From Stephen Castle, the New York Times: In Brussels, meanwhile, the bureaucracy that runs the European Union is haggling over how much to increase next year’s budget.
In 2011, the European Union will pour billions more euros into the Continent’s regions for infrastructure and other projects. Spending on justice and security is set to rise sharply, while even purely administrative costs are expected to increase by more than 4 percent.
Supporters see the spending as an antidote to austerity, a way to keep a fragile economic recovery alive.
Critics say it highlights the remoteness of Brussels, where pay raises are written into law, spending priorities are decided up to seven years in advance and millions are spent on questionable efforts to spread the message of a 27-nation bloc that often seems to have little decisive to say on issues that matter to voters, like immigration. …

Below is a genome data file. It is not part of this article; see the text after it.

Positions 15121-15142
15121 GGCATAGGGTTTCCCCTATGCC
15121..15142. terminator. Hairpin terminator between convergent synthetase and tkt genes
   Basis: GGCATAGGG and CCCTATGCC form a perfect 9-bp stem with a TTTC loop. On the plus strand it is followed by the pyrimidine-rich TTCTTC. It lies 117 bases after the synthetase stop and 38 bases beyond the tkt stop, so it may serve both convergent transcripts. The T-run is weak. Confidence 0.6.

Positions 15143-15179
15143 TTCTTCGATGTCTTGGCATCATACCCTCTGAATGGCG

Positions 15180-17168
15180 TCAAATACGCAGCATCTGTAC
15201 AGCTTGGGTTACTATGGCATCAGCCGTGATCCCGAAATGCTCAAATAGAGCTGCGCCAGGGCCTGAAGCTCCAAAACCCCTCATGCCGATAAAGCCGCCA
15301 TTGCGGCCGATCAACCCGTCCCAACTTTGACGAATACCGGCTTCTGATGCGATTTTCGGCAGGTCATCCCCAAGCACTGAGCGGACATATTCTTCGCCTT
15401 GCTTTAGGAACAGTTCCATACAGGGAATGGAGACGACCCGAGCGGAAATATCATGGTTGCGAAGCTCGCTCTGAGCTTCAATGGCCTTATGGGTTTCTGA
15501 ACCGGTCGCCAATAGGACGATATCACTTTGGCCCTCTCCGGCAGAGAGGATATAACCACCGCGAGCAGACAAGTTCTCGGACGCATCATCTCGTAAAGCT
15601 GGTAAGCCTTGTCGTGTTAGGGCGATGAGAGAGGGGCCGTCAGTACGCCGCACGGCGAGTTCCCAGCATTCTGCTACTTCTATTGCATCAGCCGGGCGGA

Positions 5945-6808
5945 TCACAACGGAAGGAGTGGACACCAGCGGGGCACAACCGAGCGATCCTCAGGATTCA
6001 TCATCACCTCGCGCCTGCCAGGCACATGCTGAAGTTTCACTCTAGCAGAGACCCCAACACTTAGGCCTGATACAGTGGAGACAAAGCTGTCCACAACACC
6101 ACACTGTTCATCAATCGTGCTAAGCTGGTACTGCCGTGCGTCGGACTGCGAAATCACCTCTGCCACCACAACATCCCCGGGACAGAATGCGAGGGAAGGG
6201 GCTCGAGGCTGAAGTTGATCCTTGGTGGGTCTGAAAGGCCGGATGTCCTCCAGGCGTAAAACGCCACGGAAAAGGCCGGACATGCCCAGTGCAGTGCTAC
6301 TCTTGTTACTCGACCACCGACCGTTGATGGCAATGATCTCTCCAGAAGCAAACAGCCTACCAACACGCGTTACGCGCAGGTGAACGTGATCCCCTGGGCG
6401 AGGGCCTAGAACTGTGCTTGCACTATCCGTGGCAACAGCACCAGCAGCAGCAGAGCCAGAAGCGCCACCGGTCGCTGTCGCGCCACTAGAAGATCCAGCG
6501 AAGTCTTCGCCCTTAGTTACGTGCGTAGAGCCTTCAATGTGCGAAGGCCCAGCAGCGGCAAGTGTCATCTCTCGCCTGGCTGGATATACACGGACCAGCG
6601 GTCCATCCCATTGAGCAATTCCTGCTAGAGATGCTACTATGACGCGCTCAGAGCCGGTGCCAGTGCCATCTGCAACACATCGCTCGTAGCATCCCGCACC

The European Commission, the E.U. executive, is seeking a 5.9 percent increase in the bloc’s 2011 budget, lifting annual spending above €130 billion, or nearly $180 billion — about half the annual public spending of a midsize nation like the Netherlands. National governments have tried to limit spending to €126.5 billion, a 2.9 percent increase.
But the European Parliament, which must approve the budget, sought to add or restore a host of measures in a mix of altruism, special interests and pork barrel politics familiar to anyone who tracks the U.S. Congress. …
Indeed, overall costs of administering the European Union are rising, exacerbated by new bodies created by the Lisbon Treaty late last year.
There is the new president of the European Council, Herman Van Rompuy of Belgium, and a new foreign policy chief, Catherine Ashton of Britain. There is also the European Parliament, which got an additional €9.4 million to exercise new powers.
To run his operation, Mr. Van Rompuy got €25 million for 2010. Ms. Ashton’s new foreign service will cost €476 million in 2011, the commission says, much of it met by transferring existing staff, but with €34.5 million needed for new posts. (photo: Reuters)